Trish is an unapologetic cancer thriver and healthcare professional in NYC. She was 37 when she was diagnosed with invasive ductal carcinoma (breast cancer).
ICYMI: we went live on Instagram with Trish in March as part of our Thriver Thursday series — check out the convo here!
Trish’s Cancer Story
Trish’s 2016 breast cancer diagnosis wasn’t her first tango with cancer. She was first introduced into the cancer community as a caregiver to her teenage son. Then at 37, it was her turn.
The Spotlight as Friend and Foe
Trish didn’t get on social media when she was going through treatment. Not everyone is down with live streaming their chemo appointments, after all. But even seeing life go on like normal was difficult.
“FOMO is real, and seeing people living their best life is hard. It’s too much to take when you feel angry at the world or God.”
Since then, Trish has fully embraced social media and sharing her experiences. She’s become a source of joy, support, and inspiration to many through her work with The Breasties and Hip Hop Happy Hour.
Let’s get to know her better!
Three things most people don’t know about Trish:
She played piano at Carnegie Hall when she was 14.
Hugs used to make her very uncomfy, but she’s since come around.
She seems super at ease in public, but she’s timid and works hard to overcome it.
The lipstick queen who helps others feel seen. Trish says, “A red lip is non-negotiable.” She’s always rockin’ one of her 30+ red lipsticks like “Brave” from The Lipstick Journey.
Trish on Support and Why Showing Up Matters
And her friends sure did show up.
Between her diagnosis and the start of chemo, Trish’s friends organized a girls’ getaway weekend. As someone who typically is doing everything for others, it was nice not to have to plan or coordinate anything (even the Uber that picked her up).
“I felt so seen, recognized, cherished -- it was the best weekend.” Drains tucked into her fanny pack and all. Best chemo kick-off ever.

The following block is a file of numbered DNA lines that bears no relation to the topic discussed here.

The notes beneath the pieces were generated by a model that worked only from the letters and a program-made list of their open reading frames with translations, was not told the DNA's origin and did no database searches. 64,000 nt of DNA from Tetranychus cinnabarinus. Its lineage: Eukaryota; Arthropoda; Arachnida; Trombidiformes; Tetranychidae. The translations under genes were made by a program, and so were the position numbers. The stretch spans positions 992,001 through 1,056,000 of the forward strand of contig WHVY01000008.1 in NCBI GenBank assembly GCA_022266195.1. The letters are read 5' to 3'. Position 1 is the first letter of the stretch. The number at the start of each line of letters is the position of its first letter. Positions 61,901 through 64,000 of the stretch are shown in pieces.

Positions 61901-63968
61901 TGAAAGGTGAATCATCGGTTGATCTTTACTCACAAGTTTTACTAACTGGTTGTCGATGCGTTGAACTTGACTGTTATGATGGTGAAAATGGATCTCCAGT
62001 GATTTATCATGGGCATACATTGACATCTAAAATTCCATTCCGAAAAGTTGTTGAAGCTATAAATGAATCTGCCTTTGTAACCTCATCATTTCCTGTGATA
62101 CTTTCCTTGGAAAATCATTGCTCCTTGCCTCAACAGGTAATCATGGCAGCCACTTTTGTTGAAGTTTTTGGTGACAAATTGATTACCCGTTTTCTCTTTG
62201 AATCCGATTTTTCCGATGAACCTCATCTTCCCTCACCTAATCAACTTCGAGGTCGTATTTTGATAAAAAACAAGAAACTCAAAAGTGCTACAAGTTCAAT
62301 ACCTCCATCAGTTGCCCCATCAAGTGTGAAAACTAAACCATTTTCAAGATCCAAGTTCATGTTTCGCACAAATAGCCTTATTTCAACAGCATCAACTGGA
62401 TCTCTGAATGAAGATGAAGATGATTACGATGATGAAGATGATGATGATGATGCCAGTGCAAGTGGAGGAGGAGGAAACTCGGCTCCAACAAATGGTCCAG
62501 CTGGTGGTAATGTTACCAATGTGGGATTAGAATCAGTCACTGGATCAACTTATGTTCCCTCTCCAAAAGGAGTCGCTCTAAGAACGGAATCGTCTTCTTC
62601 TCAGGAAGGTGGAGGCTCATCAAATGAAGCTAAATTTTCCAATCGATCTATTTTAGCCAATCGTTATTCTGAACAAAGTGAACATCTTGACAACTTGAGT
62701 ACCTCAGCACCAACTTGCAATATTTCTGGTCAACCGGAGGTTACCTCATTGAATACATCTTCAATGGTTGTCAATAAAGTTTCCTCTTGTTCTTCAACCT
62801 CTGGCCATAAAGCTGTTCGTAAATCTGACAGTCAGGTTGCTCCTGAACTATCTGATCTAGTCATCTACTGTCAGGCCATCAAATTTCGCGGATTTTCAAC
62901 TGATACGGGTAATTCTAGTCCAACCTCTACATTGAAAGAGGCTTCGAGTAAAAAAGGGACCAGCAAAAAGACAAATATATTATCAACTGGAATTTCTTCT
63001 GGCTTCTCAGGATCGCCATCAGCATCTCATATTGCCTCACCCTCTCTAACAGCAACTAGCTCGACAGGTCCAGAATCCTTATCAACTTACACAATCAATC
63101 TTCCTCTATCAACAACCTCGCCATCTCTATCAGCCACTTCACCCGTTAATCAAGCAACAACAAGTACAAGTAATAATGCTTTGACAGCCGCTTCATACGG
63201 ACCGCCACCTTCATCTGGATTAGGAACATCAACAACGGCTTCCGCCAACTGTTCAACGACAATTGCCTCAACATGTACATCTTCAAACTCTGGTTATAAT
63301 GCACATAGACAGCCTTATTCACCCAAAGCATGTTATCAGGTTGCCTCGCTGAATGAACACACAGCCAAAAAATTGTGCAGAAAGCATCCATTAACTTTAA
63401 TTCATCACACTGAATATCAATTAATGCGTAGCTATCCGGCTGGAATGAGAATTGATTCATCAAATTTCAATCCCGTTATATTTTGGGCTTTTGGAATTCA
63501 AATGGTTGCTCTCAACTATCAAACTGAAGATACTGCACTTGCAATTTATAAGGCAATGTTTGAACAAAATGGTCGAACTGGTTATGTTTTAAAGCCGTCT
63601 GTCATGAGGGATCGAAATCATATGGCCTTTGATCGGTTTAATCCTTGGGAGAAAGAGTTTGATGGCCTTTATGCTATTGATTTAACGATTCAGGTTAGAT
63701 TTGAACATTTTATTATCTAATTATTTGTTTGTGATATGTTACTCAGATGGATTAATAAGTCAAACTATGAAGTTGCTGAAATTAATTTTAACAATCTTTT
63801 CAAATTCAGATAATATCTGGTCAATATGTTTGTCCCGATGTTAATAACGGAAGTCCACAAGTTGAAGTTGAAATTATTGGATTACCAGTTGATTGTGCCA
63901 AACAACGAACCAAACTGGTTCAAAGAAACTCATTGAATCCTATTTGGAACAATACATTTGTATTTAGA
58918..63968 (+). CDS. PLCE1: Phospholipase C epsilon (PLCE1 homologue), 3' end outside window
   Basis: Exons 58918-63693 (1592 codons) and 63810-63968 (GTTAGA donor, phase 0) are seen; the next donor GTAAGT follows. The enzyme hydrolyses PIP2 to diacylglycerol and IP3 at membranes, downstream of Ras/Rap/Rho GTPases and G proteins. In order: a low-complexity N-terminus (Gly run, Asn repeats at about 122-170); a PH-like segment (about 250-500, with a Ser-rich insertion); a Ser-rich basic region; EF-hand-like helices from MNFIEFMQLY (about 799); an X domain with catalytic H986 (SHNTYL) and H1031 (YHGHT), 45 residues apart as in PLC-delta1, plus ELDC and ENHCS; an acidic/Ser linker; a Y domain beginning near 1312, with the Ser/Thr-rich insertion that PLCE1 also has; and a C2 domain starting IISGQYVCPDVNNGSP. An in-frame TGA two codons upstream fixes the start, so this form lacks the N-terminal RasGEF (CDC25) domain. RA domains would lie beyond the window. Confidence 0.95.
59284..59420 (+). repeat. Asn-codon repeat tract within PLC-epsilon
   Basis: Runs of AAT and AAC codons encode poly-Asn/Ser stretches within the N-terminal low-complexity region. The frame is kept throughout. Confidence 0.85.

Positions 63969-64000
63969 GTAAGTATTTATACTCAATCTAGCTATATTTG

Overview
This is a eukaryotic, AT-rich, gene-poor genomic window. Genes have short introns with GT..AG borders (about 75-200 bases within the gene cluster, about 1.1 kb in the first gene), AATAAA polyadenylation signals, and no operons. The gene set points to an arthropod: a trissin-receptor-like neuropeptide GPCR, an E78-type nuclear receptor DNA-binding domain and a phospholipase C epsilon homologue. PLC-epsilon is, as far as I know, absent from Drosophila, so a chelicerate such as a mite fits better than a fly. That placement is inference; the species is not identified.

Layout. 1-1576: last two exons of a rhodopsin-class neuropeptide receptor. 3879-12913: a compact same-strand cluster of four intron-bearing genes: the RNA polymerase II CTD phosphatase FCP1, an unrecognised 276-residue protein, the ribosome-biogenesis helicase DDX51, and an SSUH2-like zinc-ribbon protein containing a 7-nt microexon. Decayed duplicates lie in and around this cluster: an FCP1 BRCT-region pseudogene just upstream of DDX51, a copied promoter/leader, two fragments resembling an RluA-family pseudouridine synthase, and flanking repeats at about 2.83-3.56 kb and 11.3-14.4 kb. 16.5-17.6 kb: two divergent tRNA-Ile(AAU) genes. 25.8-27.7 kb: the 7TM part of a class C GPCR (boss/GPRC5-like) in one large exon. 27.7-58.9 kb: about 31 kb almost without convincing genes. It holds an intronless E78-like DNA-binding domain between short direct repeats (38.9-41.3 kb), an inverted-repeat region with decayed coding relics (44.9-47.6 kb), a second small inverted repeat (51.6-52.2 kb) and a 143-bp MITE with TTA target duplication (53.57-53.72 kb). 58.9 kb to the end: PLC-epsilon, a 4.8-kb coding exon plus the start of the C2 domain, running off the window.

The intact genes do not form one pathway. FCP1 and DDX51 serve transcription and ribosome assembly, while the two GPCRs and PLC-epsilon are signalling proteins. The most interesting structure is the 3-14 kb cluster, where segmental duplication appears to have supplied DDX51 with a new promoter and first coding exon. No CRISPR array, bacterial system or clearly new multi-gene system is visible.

But this was a pleasant surprise for Trish after not knowing what to expect from her supporters. “People don't always get it right, and we should also help folks to help us.”
Ghosting sucks, bud.
When her son first got sick, Trish’s family experienced ghosting from someone who she thought was part of their tribe. This experience made her wary of her cancer support at diagnosis.
She also experienced changes to friendships but gained plenty of new (and even better) ones within the last few years.
Want to support someone going through or recovering from cancer treatment? Here’s Trish’s advice. “Instead of saying the dreaded ‘let me know how I can help,’ give your friend/loved one specific options. For example, ask them, ‘Would you like me to a) sit with you at the next chemo, b) make dinner for you or c) do your laundry?”
Hip Hop Happy Hour
Hip Hop Happy Hour (HHHH) was born out of being “bored in the house, in the house bored” during the pandemic (in true hip-hop fashion, of course). Trish and her co-host (and breast friend) Tiff wanted to do something fun IRL but took it online.
Now, it’s more than a lit live-streamed event every Friday; HHHH has blossomed into a community that’s fundraised thousands of dollars, connected friends, and blessed us with something bigger than ourselves.
“It’s one thing to bring people together, but it’s another thing altogether to have people mobilize and take action.”
Trish’s silver lining: finding her voice.
Trish, your voice makes us happy and feel empowered. Keep doing you, and we’ll see you at the next Friday HHHH!
Follow Trish on Instagram at @trish_newyorkcity, and be sure to listen to our Instagram Live!